As I wrote about the new ecoboost V6 for the 2011 Ford F-150 I couldn’t help but be blown away as I dug into some Ford resources. The power and torque numbers out of a V6 (at least I thought) are almost unbelievable. It’s that impressive. The more I thought about it, the same questions begged to be asked. How is a V6 supposed to produce this much power and torque without blowing itself up. So I dug in a little deeper to answer, is this new engine going to be reliable? Want to know what I found? Keep on reading baby!
An all-new engine
Every Ford truck engine undergoes a tortuous testing program, and the EcoBoost truck engine was no exception.
“We’re testing this EcoBoost truck engine just as we would all of our other F-150 truck engines – we have exactly the same expectations and it has to pass all our truck durability and reliability tests,” said Kris Norman, powertrain operations manager. “From our standpoint, this is an all-new engine specifically designed and engineered for the F-150. Everything is validated to the higher stress levels and higher customer usage levels found in any F-150 engine.”
- More than 1.5 million hours of analytical time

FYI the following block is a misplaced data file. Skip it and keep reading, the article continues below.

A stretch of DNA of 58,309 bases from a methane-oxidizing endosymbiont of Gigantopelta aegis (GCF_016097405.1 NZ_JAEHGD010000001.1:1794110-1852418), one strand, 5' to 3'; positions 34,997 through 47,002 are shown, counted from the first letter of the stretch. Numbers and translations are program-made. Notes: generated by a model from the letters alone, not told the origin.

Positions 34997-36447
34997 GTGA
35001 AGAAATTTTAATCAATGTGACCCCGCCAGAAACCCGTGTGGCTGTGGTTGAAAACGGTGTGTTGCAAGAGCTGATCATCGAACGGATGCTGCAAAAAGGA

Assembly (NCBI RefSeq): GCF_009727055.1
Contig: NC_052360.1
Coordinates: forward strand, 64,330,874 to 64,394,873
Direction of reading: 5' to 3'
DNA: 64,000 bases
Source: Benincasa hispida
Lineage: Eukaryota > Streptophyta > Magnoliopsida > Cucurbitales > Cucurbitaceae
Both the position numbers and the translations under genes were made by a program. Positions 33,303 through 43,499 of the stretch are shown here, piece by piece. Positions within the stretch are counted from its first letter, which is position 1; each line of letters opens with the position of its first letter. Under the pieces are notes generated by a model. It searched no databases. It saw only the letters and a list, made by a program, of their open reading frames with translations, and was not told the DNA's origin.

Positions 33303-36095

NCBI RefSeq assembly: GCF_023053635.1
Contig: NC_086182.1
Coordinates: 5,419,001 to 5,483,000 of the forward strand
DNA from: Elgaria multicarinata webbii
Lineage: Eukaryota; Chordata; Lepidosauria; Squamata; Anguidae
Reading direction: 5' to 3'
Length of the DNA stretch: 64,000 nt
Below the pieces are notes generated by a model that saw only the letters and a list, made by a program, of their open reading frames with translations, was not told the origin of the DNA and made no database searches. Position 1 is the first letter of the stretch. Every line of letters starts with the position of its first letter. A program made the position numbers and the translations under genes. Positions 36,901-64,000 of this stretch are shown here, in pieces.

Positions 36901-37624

- More than 13,000 hours of dynamometer testing, including more than 5,000 hours at full boost and more than 2,500 hours at or above 5,000 rpm; the dyno testing helps ensure durability in excess of 150,000 miles
- More than 100,000 hours of vehicle test time encompassing the full range of potential customer operating conditions
All the tests together replicate more than 1.6 million miles of customer usage – the harshest-use customer. A customer profile reflecting extreme-use driving style, road types and vehicle usage, including maximum towing and payload situations, was developed to underpin the testing program.
The computer modeling and system analysis especially have been key.
“Instead of constantly building and testing parts, we want to be smarter and use our computer skills and our ability to model things to do the upfront work,” Norman said. “We want to get everything right at the start, then validate with extensive testing.”
Turning up the heat
Engineers put the 3.5-liter EcoBoost truck engine on an extreme, accelerated pace. The thermal cycling test, for example, replicated conditions from the Arctic Circle to Death Valley to simulate 10 years of use in the harshest environments.
“On a thermal cycling test, for example, we want the engine to get hot as fast as possible, so the best way to do that is to go full boost at high speed,” Norman said. “To test the structure of the engine, we run it at full boost with maximum load. We run thousands of hours at full boost – conditions not attainable in a real-drive situation but important for proving this F-150 is ready to go the distance.”
The 2011 F-150 with EcoBoost will be available in early 2011.